And at a more basic level, the new documents illustrate that the government is adept at creating obscure legalistic definitions of plain language words, like "collection of information," which help obfuscate the public’s understanding of the scope and scale of such a dragnet.

The documents were first published on Monday by the American Civil Liberties Union (ACLU) after the group filed a Freedom of Information Act lawsuit with the Media Freedom and Information Access Clinic at Yale Law School.

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Author: "Cyrus Farivar" Tags: "Law & Disorder, 12333, ACLU, EFF, NSA"
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Date: Tuesday, 30 Sep 2014 14:55

The next version of Windows, codenamed Threshold, will get its first official unveiling later today. A mix of leaks and accidental publications have shed a little more light on what we should—and shouldn't—expect to see.

Microsoft is releasing a "Technical Preview" of Windows. As reported by Neowin, the download page was accidentally published over the weekend. The 4GB release is being clearly billed and targeted at enterprise and developers.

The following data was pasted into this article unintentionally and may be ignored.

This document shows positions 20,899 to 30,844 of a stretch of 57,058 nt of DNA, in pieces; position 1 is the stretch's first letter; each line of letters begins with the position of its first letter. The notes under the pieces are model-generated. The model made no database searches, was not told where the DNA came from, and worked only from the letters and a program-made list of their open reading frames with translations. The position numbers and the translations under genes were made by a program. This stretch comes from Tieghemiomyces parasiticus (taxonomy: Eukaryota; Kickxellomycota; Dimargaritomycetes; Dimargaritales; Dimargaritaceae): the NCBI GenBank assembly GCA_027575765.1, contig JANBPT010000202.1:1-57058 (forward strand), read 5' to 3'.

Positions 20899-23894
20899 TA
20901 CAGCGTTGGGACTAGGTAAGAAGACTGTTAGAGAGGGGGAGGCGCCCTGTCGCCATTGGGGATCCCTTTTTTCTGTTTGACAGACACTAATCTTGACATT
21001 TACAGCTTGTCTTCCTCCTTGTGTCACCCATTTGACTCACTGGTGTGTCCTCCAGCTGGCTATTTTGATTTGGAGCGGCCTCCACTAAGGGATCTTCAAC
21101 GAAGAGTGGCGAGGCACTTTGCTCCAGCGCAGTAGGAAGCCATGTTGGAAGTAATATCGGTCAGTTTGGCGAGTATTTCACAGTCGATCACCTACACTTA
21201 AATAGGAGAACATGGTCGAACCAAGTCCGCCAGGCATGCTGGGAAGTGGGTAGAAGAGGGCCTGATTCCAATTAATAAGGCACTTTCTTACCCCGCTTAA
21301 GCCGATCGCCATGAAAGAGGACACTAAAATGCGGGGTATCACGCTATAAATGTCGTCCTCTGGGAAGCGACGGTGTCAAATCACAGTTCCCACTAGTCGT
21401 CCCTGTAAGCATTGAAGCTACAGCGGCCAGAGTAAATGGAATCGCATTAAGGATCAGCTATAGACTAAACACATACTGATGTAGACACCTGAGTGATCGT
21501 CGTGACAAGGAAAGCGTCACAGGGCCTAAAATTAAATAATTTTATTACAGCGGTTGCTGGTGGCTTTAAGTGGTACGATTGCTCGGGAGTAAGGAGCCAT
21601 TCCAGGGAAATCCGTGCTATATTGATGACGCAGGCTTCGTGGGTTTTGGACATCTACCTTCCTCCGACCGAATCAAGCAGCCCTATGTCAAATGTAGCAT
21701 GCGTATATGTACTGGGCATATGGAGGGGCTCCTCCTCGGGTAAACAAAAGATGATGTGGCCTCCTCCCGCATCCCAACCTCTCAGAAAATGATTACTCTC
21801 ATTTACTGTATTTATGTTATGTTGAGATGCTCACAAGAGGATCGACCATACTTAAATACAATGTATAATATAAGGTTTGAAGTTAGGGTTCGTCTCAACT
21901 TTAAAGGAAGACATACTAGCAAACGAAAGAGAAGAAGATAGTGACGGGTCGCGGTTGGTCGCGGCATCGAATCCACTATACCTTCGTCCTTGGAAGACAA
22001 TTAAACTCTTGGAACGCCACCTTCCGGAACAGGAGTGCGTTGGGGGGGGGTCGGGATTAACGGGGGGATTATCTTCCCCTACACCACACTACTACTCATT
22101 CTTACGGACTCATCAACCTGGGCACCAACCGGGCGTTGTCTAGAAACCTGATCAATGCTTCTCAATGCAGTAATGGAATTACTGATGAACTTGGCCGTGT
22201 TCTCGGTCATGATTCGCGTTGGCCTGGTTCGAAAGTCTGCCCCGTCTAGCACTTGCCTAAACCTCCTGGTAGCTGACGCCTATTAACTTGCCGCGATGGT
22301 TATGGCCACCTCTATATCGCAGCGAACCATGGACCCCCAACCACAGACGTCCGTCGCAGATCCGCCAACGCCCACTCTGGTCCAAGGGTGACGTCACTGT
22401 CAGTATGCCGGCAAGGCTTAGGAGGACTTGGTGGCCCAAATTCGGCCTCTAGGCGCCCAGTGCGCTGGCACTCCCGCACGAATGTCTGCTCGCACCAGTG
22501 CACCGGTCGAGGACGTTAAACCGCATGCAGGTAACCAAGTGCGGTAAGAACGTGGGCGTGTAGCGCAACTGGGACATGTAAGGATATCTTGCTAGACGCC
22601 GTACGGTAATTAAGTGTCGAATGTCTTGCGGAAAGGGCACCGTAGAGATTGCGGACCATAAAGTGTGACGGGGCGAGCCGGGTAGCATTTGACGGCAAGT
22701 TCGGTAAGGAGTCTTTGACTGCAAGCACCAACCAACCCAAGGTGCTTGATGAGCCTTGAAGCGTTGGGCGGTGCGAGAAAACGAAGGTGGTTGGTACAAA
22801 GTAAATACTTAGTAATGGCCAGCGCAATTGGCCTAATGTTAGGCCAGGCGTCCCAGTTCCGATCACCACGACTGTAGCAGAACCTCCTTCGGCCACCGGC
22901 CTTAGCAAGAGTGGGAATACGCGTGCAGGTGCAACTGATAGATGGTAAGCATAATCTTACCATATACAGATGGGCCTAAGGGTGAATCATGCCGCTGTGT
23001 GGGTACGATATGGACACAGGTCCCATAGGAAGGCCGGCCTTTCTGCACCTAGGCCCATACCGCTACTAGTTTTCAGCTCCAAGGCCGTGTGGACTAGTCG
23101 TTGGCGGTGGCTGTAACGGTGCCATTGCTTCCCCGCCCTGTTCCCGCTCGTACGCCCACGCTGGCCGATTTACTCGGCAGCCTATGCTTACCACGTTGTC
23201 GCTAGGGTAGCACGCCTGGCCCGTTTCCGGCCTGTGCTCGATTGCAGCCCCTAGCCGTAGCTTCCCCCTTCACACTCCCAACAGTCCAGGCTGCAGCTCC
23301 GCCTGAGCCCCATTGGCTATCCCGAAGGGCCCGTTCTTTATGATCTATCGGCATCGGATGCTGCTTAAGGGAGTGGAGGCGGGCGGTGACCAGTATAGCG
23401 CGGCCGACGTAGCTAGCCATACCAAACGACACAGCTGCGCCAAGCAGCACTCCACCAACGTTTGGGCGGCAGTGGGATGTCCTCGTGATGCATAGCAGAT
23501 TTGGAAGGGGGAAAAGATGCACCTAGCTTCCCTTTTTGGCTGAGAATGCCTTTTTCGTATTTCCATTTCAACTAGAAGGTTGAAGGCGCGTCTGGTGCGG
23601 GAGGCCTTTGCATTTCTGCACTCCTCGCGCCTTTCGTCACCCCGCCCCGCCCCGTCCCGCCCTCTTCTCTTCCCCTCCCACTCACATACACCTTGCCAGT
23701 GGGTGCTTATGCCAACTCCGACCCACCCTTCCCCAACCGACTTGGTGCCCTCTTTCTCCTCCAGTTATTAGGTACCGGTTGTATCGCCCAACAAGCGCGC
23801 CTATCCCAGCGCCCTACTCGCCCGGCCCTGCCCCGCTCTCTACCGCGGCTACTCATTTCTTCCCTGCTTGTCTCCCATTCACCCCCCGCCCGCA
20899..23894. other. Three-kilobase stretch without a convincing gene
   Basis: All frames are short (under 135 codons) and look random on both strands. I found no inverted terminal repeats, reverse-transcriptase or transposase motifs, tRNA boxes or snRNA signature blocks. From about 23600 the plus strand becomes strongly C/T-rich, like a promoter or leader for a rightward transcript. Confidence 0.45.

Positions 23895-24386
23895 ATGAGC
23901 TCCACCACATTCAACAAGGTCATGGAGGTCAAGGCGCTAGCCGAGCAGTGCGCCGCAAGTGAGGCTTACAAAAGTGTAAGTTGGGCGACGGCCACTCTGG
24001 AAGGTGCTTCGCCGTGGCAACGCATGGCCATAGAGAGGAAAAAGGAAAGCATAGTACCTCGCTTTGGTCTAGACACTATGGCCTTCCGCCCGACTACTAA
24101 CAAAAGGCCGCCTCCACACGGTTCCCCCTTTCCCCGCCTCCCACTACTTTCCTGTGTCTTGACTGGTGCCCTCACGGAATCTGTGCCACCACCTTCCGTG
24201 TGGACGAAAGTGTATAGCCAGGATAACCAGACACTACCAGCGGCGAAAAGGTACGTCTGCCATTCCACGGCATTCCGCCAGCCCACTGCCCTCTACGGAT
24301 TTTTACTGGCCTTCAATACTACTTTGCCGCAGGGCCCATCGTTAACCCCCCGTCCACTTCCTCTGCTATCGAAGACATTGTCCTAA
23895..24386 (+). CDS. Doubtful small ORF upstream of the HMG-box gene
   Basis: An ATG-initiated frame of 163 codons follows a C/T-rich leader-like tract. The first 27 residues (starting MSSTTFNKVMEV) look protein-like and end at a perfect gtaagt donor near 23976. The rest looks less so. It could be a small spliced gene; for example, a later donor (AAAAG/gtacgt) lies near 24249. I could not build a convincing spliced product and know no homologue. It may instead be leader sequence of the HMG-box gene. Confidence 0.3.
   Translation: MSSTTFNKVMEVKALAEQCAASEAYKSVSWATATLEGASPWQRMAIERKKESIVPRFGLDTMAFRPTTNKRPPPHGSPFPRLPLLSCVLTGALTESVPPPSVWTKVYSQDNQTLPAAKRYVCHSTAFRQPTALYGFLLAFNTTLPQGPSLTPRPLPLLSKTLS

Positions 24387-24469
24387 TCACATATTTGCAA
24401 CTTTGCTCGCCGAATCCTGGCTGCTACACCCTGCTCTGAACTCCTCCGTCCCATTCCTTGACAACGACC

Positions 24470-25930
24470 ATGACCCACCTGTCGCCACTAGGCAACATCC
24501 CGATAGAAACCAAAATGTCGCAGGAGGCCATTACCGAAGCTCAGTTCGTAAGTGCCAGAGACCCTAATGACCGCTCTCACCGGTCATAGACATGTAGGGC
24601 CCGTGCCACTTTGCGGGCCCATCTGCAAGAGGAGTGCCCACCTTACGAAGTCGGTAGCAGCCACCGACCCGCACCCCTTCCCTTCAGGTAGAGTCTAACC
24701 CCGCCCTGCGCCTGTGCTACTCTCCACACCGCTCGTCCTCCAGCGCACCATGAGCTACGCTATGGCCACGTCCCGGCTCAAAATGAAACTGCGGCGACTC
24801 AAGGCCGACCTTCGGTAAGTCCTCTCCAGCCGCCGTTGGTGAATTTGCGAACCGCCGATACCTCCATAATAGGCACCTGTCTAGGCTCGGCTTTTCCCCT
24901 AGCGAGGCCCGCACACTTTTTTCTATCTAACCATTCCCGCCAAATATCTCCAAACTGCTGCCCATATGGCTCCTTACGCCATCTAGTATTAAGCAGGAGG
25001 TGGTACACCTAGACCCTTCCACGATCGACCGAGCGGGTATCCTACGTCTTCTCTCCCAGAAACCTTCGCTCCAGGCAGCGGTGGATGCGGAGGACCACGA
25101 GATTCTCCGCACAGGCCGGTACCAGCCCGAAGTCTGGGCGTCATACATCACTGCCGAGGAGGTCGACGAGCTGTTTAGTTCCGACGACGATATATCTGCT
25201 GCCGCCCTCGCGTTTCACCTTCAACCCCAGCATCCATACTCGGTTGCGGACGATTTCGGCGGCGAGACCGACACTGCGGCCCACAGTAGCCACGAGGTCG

To that end, it should have the new hybrid Start menu—created to appease desktop-bound corporate users—a notification center, and windowed Metro apps. It isn't, however, expected to have a full visual refresh, and it won't have all the consumer bells and whistles. This means that Internet Explorer 12, believed to be getting a streamlined new look, and the Cortana personal assistant, believed to be making her desktop debut, won't be there.

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Author: "Peter Bright" Tags: "Technology Lab, microsoft, Windows 9"
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Date: Tuesday, 30 Sep 2014 14:00
The interior of the Axion Dark Matter eXperiment (ADMX).